Minor Threat vs. Nike

Earlier this month, Nike released a promotional poster (right) for their a skateboarding demo tour that appropriated text and imagery from seminal Washington DC punk band Minor Threat's 1981 self-titled album's cover art (left). Minor Threat front-man Ian MacKaye, proprietor of the Dischord record label, was none-too-thrilled. (Link to background at Sublimited blog.) From the Dischord Web site:

"To longtime fans and supporters of Minor Threat and Dischord, this must seem like just another familiar example of mainstream corporations attempting to assimilate underground culture to turn a buck. However, it is more disheartening to us to think that Nike may be successful in using this imagery to fool kids, just beginning to become familiar with skate culture, underground music and D.I.Y. ideals, into thinking that the general ethos of this label, and Minor Threat in particular, can somehow be linked to Nike's mission." Link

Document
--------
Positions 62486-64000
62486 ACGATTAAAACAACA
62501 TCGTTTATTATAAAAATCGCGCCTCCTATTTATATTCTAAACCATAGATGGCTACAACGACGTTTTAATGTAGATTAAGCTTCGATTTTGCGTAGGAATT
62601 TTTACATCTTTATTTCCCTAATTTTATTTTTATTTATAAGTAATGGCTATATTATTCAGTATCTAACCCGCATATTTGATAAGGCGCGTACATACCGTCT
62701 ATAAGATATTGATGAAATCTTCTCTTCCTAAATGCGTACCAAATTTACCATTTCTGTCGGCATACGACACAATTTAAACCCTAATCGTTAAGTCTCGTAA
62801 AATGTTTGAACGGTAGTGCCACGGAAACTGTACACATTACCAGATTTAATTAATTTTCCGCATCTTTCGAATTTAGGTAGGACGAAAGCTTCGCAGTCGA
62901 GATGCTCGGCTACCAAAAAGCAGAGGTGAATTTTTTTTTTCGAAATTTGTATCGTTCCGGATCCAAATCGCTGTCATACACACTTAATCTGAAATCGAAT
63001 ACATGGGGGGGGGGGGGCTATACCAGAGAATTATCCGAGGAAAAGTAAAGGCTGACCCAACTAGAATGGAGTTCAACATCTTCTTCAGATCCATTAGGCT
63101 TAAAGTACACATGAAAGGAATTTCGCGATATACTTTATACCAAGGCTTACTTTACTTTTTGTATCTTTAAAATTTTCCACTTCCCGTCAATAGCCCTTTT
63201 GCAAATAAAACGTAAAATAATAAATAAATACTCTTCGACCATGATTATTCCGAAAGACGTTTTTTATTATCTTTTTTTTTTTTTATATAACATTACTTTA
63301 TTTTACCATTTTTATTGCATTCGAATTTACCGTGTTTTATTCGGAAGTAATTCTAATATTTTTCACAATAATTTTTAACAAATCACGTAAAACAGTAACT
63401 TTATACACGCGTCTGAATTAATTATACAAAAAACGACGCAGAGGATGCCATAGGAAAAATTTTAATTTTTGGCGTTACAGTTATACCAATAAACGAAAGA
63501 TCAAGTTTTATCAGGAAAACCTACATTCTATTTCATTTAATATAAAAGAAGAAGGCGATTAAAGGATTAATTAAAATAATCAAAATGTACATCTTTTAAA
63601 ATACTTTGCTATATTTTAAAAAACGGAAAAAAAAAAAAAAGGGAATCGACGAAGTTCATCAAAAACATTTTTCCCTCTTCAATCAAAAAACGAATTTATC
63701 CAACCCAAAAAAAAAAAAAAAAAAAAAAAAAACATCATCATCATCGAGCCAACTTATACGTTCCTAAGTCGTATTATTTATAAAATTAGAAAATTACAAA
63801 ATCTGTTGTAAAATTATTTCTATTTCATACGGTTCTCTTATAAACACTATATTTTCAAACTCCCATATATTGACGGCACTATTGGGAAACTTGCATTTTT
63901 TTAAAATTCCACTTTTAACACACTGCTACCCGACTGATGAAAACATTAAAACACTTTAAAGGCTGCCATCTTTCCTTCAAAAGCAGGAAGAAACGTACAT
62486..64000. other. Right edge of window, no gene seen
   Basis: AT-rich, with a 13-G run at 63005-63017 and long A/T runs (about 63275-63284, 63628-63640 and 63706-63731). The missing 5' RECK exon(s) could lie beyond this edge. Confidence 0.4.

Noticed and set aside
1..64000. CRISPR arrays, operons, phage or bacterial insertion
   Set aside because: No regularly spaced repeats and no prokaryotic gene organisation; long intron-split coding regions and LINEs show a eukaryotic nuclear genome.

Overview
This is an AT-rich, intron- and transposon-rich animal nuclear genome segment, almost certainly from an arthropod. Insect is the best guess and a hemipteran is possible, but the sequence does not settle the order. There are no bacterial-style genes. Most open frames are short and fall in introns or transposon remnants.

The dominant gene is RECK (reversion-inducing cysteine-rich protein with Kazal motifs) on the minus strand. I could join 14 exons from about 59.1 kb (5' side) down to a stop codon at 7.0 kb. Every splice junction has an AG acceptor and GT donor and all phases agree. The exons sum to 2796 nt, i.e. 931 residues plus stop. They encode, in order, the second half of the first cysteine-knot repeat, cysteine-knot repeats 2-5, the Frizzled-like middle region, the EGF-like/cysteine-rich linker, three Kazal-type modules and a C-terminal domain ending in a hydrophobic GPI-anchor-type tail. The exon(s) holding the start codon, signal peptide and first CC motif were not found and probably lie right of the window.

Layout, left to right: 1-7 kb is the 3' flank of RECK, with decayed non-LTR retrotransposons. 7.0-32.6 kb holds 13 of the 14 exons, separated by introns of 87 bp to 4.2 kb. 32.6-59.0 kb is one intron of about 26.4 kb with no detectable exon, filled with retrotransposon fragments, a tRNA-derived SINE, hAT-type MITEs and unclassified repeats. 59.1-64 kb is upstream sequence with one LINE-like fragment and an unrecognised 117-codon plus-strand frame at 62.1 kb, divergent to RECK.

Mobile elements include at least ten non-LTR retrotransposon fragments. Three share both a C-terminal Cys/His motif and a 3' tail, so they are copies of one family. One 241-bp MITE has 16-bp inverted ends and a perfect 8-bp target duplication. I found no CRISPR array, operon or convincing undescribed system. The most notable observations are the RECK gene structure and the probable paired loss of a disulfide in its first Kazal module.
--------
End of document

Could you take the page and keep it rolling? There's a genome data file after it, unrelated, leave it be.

Yesterday, Nike issued a formal apology. (Could they have posted the apology letter as a JPEG as an attempt to discourage reposting?) From the letter:

Minor Threat's music and iconographic album cover have been an inspiration to countless skateboarders since the album came out in 1984 (sic). And for the members of the Nike Skateboarding staff, this is no different. Because of the album's strong imagery and because our East Coast tour ends in Washington DC, we felt that it was a perfect fit. This was a poor judgement call and should not have been executed without consulting Minor Threat and Dischord Records. Link

Dischord Records spokesperson Alec Bourgeois told MTV.com that MacKaye and the other members of Minor Threat are still planning to meet to consider their legal options. Link (Thanks, Dave Gill and Meri Brin!)